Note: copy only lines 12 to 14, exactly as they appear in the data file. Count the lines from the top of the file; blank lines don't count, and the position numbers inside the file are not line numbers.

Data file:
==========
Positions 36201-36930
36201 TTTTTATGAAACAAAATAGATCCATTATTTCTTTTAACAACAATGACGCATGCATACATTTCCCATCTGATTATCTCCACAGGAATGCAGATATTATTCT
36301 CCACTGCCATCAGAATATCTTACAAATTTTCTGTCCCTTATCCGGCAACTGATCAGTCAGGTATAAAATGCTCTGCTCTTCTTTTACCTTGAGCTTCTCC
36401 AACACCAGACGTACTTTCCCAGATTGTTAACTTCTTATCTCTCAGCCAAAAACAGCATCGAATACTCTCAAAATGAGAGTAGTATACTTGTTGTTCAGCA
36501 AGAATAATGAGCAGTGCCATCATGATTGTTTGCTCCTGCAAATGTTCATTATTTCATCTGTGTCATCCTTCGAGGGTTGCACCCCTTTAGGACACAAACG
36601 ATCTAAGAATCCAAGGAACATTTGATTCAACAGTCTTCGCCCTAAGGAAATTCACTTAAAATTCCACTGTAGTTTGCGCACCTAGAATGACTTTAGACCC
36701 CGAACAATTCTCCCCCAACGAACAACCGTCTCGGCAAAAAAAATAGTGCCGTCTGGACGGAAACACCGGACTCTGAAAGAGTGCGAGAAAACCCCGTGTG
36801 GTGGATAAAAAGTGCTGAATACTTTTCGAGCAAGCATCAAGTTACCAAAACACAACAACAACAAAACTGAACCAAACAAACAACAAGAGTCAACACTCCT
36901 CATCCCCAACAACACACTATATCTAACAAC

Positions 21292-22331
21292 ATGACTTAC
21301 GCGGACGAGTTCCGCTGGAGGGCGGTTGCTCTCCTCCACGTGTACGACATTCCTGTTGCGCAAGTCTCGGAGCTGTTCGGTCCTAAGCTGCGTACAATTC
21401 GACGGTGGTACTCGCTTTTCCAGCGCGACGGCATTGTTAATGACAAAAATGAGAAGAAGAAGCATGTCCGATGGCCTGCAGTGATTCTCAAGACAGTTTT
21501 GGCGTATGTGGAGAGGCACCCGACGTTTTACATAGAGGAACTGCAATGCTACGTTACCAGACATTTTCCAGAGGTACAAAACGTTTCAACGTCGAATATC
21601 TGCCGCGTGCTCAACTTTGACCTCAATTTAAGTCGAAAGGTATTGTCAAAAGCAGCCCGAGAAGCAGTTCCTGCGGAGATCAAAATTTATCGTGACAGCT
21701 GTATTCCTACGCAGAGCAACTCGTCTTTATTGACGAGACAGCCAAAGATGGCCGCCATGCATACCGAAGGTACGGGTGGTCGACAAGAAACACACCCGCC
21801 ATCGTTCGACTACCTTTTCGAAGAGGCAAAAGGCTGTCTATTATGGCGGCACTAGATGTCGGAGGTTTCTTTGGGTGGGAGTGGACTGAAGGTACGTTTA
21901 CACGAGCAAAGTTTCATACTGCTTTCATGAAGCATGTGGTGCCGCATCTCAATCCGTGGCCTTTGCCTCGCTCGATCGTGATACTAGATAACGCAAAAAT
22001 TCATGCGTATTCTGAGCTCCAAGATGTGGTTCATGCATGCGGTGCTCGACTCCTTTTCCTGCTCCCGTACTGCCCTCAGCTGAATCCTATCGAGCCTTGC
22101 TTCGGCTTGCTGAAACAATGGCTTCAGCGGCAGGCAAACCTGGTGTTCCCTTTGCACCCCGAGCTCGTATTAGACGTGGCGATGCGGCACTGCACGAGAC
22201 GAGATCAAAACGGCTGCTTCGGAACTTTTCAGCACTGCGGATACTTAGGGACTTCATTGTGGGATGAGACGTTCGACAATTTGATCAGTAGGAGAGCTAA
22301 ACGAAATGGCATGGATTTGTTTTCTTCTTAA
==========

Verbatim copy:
21301 GCGGACGAGTTCCGCTGGAGGGCGGTTGCTCTCCTCCACGTGTACGACATTCCTGTTGCGCAAGTCTCGGAGCTGTTCGGTCCTAAGCTGCGTACAATTC
21401 GACGGTGGTACTCGCTTTTCCAGCGCGACGGCATTGTTAATGACAAAAATGAGAAGAAGAAGCATGTCCGATGGCCTGCAGTGATTCTCAAGACAGTTTT
21501 GGCGTATGTGGAGAGGCACCCGACGTTTTACATAGAGGAACTGCAATGCTACGTTACCAGACATTTTCCAGAGGTACAAAACGTTTCAACGTCGAATATC